Unable to display preview. Download preview PDF.

References

  1. 1.
    S. Hakamori, and R. Kannagi, Glycosphingolipids as Tumor-Associated and Differentiation Markers, J.N.C.I. 71:231 (1983).Google Scholar
  2. 2.
    R.O. Hynes, and C.F. Fox, Tumor Cell Surface and Malignancy, Prog. Clin. Biol. Res. Monogr. 41:1 (1980).Google Scholar
  3. 3.
    S.M. Larson, J.A. Carrasquillo, and J. Reynolds, Radioimmunodetection and Radioimmunotherapy, Cancer Invest. 2:363 (1984).PubMedCrossRefGoogle Scholar
  4. 4.
    A. A. Noujaim, S. Selvaraj, M.R. Suresh, G.D. MacLean, D. Willans, C.J. Turner, D. Haines, and B.M. Longenecker, A Molecular Approach to Immunoscintigraphy: A Study of the T-Antigen Conformation on the Surface of Tumors, Nuklearmedizin 26:1 (1986).Google Scholar
  5. 5.
    T. Feizi, Demonstration by Monoclonal Antibodies that Carbohydrate Structures of Glycoproteins and Glycolipids are Neo-Developmental Antigens, Nature 314:53 (1985).PubMedCrossRefGoogle Scholar
  6. 6.
    A.A. Noujaim, A. Shysh, P. Zabel, J. Bray, M.R. Suresh, and B.M. Longenecker, Thomsen-Friedenreich Antigen: An Important Marker for the Radioimmunodetection of Cancer Using Molecular Probes, in: “Radioimmunoimaging and Radioimmunotherapy,” S.W. Burchiel, B.A. Rhodes, eds., Elsevier Publ., New York (1983).Google Scholar
  7. 7.
    S.E. Ritzman, ed. “Protein Abnormalities”, Vol. I, Alan R. Liss, Inc., New York (1982).Google Scholar
  8. 8.
    R. Lindmark, K. Thoren-Tolling, and J. Sjoquist, Binding of Immunoglobulins to Protein A and Immunoglobulins in Mammalian Sera, J. Immunol. Meth. 62:1 (1983).CrossRefGoogle Scholar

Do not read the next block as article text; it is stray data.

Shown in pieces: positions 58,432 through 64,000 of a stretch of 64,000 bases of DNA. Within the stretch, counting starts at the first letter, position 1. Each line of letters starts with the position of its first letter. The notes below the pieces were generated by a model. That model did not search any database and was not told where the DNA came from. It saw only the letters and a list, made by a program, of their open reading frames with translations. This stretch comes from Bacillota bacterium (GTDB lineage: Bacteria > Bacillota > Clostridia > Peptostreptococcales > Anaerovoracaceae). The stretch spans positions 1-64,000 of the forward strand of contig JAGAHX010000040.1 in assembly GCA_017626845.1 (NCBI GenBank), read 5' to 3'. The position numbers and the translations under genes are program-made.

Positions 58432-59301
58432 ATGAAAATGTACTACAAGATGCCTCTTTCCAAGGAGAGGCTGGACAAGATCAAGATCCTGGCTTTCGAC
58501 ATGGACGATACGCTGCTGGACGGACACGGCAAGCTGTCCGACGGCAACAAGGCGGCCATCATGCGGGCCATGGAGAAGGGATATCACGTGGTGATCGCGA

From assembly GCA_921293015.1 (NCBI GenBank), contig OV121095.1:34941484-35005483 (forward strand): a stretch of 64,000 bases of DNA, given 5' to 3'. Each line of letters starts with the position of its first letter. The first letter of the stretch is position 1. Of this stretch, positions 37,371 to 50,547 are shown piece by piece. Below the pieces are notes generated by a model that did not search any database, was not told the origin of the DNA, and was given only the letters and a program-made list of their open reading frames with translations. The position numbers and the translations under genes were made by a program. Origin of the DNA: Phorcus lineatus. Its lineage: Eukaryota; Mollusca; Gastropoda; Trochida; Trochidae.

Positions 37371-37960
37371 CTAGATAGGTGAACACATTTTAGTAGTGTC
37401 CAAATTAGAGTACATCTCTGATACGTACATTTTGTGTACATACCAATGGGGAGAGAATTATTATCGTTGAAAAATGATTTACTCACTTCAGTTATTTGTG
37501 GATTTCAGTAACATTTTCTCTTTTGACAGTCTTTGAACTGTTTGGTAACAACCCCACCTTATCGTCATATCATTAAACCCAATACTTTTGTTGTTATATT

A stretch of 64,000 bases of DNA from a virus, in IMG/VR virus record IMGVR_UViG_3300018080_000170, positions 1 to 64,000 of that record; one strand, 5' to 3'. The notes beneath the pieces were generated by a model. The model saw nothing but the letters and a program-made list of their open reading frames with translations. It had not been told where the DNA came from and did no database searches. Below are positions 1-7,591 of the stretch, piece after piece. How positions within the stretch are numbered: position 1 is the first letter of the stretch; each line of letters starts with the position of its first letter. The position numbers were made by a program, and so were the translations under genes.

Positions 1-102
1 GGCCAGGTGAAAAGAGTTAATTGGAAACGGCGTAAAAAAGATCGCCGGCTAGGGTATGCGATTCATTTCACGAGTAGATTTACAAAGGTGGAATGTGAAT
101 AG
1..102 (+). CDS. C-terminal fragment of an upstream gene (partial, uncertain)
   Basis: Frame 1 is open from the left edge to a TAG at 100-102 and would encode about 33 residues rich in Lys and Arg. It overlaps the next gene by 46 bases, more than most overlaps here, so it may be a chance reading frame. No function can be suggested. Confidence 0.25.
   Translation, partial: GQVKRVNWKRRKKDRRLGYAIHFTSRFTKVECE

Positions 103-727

9. 9.
    P.L. Ey, S.J. Prowse, and C.J. Jenkin, Isolation of Pure IgG, IgG-2a and IgG-2b Immunoglobulins from Mouse Serum using Protein A Sepharose, Immunochemistry 15:429 (1978).PubMedCrossRefGoogle Scholar
  10. 10.
    C.J. Van Oss, Isolation and Characterization of Immunoglobulins, Sep. Purif. Meth. 11;131 (1982).CrossRefGoogle Scholar
  11. 11.
    J. Steensgaard, and A.S. Johansen, Biochemical Aspects of Immune Complex Formation and Immune Complex Diseases. Allergy 35:457 (1980).PubMedCrossRefGoogle Scholar
  12. 12.
    M.W. Steward, and J. Steensgaard, “Antibody Affinity: Thermodynamic Aspects and Biological Significance,” CRC Press, Boca Raton, Fla. (1984).Google Scholar
  13. 13.
    J.R. Stephenson, J.M. Lee, and P.P. Willon-Smith, Production and Purification of Murine Monoclonal Antibodies: Aberrant Elution from Protein A Sepharose 4B, Anal. Biochem. 142:189 (1984).PubMedCrossRefGoogle Scholar
  14. 14.